In 2011, metal label group Century Media pulled its catalogue from Spotify claiming the streaming service “isn’t the way forward”. Fast forward to 2013, and Century has launched its very own Spotify app.
It’s part of a wider burst of activity around metal music on the streaming service. Last week, we reported on the early success of metal label Earache Records’ Spotify app. Now it’s been joined by Century’s app, and also a new Spotify app from Metal Hammer magazine.
The latter offers playlists based on bands, themes and editor’s picks, as well as spotlighting hot tracks. “The way that metal fans connect with music may be changing, but their passion for it never has,” says editor Alexander Milas.
Meanwhile, Century Media’s Metal of the Century Spotify app has playlists from artists, and individual sections for each of its labels to spotlight new releases, news stories and tour dates.
It’s a fascinating turnaround given the label group’s history with Spotify. In August 2011, the label group pulled its catalogue from the streaming music service, declaring that it would only use Spotify for cut-down samplers of artists.
“Spotify in its present shape and form isn’t the way forward,” said its statement at the time. “The income streams to the artists are affected massively and therefore that accelerates the downward spiral, which eventually will lead to artists not being able to record music the way it should be recorded. Ultimately, in some cases, it will completely kill a lot of smaller bands that are already struggling to make ends meet.”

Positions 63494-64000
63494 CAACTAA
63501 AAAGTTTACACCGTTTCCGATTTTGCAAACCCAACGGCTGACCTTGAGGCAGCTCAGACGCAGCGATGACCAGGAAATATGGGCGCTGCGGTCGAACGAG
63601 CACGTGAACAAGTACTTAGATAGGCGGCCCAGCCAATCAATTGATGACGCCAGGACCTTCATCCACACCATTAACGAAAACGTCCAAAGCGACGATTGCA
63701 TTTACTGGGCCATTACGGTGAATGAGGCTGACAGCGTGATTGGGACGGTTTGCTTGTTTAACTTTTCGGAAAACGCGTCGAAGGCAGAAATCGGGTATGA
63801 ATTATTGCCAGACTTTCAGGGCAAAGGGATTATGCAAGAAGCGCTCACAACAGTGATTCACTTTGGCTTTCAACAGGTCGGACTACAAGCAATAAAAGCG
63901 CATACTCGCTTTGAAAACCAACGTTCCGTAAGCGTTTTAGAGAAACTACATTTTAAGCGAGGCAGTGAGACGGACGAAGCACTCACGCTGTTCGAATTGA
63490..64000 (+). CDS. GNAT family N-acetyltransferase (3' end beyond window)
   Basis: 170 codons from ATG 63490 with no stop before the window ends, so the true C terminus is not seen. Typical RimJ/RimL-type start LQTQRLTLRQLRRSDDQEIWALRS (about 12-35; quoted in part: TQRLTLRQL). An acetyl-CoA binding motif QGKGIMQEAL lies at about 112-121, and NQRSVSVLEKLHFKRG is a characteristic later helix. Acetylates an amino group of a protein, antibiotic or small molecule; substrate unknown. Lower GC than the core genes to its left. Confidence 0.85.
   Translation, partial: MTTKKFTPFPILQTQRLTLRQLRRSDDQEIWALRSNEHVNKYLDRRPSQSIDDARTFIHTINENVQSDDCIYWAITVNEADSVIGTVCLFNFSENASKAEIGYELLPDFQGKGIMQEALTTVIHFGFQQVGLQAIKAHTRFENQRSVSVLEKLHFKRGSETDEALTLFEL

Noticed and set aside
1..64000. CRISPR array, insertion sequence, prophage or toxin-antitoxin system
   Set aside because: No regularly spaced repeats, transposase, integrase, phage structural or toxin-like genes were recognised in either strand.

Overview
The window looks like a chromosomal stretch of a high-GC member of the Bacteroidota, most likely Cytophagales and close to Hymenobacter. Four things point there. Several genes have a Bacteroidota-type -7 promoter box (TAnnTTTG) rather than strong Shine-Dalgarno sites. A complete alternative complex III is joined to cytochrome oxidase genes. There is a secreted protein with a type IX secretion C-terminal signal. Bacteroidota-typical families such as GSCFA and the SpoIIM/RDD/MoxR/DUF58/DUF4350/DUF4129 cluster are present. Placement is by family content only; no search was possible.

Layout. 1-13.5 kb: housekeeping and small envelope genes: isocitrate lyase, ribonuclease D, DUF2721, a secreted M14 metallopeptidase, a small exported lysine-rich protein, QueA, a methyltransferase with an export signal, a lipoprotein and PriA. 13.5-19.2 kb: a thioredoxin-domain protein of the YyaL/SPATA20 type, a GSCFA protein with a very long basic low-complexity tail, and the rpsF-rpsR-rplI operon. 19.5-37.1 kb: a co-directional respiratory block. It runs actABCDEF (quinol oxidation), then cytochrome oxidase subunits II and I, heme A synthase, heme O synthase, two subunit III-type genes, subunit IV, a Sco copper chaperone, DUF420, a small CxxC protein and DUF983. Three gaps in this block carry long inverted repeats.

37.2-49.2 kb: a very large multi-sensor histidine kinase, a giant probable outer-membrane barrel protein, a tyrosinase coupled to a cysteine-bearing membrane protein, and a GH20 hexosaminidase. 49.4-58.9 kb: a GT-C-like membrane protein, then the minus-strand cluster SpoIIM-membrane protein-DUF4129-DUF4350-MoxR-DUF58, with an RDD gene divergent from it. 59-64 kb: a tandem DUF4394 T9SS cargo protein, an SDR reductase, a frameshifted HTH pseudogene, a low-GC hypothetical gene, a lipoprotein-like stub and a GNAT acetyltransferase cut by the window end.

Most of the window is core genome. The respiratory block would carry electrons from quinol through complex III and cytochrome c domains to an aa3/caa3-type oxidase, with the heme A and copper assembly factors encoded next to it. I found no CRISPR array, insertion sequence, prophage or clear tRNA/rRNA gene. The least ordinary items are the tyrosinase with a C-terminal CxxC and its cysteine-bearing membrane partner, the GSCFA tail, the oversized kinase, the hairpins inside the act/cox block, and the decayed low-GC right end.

Century Media returned the catalogue to Spotify in July 2012 though, saying at the time that “We respect that music fans wanted to have instant access to our catalog via Spotify, but we also have to consider the rights of our artists. After practicing some due diligence, we’re moving ahead confident that both the artist and the fan are being fairly served by this developing platform.”
To see the company now launching its own Spotify app is another feather in the streaming service’s cap, as it tries to win over other doubters in the label and artist/manager communities.
And it’s also credit to Century Media for its willingness to take action on behalf of its artists, to change course when it felt the time was right, and then to explore new opportunities on the service.